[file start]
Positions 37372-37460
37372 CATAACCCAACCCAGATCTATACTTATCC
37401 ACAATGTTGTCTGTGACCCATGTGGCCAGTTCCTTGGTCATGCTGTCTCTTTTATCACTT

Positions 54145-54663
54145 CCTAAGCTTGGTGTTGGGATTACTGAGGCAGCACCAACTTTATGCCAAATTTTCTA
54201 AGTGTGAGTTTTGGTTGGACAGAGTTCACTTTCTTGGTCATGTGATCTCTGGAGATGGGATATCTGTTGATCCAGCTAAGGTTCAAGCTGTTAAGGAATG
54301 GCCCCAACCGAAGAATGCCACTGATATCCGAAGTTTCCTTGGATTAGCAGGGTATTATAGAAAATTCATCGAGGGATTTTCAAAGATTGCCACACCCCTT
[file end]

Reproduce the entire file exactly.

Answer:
Positions 37372-37460
37372 CATAACCCAACCCAGATCTATACTTATCC
37401 ACAATGTTGTCTGTGACCCATGTGGCCAGTTCCTTGGTCATGCTGTCTCTTTTATCACTT

Positions 54145-54663
54145 CCTAAGCTTGGTGTTGGGATTACTGAGGCAGCACCAACTTTATGCCAAATTTTCTA
54201 AGTGTGAGTTTTGGTTGGACAGAGTTCACTTTCTTGGTCATGTGATCTCTGGAGATGGGATATCTGTTGATCCAGCTAAGGTTCAAGCTGTTAAGGAATG
54301 GCCCCAACCGAAGAATGCCACTGATATCCGAAGTTTCCTTGGATTAGCAGGGTATTATAGAAAATTCATCGAGGGATTTTCAAAGATTGCCACACCCCTT